Last month it was reported that the X-Mode software development kit, used by many apps, was collecting and selling user location data, with the U.S. military among the buyers. In response, earlier this month both Apple and Google gave developers a deadline to remove X-Mode from their apps: seven days in Google’s case, fourteen in Apple’s. Apple found 100 apps that contained the code; X-Code claims 400 apps on all platforms, tracking 25 million devices in the U.S. and 40 million elsewhere. The Wall Street Journal story is behind a paywall; see The Verge and MacRumors for summaries.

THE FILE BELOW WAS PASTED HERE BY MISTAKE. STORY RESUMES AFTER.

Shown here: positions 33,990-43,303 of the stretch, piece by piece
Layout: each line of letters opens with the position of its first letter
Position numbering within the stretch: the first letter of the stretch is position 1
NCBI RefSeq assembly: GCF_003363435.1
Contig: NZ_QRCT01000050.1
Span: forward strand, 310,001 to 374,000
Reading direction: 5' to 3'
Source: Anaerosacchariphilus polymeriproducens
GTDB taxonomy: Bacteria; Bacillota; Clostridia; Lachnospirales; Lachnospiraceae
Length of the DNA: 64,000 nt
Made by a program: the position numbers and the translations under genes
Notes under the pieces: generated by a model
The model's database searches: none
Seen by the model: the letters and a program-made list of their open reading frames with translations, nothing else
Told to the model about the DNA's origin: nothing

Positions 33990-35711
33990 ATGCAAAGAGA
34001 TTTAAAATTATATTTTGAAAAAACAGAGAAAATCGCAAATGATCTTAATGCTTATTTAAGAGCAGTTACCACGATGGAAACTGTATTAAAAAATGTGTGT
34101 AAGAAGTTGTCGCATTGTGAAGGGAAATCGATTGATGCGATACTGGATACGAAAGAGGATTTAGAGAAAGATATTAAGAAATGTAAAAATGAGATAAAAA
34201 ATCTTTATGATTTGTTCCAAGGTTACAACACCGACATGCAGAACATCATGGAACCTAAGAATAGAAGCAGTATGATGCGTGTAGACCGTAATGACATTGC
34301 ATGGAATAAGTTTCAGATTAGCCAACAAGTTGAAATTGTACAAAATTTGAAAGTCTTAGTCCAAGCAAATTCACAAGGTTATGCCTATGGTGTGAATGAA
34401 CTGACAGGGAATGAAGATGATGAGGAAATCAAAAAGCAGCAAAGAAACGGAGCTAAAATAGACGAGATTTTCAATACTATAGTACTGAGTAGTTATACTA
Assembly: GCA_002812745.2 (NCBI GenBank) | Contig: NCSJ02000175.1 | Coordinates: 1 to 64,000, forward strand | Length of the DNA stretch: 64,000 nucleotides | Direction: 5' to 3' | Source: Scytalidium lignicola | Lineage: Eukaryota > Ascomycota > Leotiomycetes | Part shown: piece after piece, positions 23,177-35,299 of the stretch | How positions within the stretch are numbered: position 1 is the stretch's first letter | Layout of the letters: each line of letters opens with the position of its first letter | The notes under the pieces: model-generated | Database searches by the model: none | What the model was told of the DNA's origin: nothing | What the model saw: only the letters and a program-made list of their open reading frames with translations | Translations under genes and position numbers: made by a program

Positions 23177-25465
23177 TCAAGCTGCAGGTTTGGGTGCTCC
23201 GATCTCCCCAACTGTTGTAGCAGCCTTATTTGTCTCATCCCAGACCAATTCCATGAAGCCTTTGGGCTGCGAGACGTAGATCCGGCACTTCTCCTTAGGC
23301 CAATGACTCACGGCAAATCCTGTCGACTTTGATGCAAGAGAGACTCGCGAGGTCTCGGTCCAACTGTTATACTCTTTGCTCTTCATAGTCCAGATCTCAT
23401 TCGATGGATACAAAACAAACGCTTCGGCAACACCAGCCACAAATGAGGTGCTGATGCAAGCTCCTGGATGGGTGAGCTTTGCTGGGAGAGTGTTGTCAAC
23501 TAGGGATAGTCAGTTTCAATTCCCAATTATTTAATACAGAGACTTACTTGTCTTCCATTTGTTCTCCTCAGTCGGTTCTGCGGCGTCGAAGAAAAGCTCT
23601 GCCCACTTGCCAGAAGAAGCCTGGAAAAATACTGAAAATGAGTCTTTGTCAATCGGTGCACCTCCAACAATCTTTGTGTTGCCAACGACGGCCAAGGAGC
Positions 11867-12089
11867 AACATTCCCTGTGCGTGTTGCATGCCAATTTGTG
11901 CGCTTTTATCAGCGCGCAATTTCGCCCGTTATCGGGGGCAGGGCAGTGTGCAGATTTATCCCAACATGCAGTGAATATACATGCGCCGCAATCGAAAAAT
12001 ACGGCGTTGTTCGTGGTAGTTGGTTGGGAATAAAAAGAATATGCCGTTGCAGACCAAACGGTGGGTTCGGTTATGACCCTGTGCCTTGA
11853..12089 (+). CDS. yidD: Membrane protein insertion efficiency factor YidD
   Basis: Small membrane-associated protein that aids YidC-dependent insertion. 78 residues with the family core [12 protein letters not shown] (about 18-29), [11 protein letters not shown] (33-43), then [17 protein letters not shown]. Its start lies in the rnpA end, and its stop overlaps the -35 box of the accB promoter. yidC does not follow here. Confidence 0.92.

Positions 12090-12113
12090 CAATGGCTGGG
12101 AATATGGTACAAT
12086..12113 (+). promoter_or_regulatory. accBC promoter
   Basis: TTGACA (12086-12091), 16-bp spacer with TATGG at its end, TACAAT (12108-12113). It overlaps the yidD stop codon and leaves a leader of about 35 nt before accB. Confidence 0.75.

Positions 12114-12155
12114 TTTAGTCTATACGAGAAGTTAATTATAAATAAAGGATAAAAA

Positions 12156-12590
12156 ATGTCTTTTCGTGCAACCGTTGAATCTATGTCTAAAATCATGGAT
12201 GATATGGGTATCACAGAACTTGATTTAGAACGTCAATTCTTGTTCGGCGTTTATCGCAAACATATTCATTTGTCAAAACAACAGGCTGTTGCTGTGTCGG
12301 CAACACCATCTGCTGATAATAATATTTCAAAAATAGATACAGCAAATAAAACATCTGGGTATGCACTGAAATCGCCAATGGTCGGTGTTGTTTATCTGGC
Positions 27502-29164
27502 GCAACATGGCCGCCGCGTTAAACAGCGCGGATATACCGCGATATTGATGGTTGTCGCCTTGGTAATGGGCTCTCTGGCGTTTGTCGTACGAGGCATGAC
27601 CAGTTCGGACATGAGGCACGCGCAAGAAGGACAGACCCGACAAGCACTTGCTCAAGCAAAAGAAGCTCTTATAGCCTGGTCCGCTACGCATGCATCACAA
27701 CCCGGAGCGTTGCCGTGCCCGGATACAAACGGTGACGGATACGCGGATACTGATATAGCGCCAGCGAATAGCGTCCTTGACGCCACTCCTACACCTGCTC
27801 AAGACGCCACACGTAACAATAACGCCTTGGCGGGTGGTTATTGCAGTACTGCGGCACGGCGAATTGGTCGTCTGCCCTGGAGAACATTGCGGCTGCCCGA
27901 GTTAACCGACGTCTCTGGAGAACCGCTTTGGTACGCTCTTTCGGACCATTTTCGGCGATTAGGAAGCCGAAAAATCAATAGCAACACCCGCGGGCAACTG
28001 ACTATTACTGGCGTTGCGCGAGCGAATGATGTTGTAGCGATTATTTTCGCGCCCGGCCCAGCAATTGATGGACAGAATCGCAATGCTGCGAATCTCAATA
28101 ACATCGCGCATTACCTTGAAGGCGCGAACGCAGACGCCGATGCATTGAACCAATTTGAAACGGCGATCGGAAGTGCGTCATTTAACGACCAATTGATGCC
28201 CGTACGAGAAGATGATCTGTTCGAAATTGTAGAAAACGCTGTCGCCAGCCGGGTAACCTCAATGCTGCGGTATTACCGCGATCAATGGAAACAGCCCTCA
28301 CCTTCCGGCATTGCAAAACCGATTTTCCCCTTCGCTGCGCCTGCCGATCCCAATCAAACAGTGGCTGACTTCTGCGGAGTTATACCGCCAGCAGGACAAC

Motherboard reported last week that the U.S. military was buying location data that originated, among other places, from Muslim prayer and dating apps. The Motherboard exposé details how it happened: how the location data supply chain works, and, for example, how data brokers pay app developers to incorporate their frameworks into apps so that user data can be harvested and sold to buyers like law enforcement and military contractors. Developers may not necessarily be aware of what they’re agreeing to when they accept those frameworks, but they don’t have to embed data harvesting algorithms in their apps either. [Daring Fireball, MetaFilter]
A long exposé from the New York Times explores just how much location data is collected from mobile apps, to the point where the identity of an anonymous user can be reconstructed from where they’ve been. The key point: whatever purpose the app is collecting your location for (for example, to give you your local weather), that location data may be shared with and sold to other parties.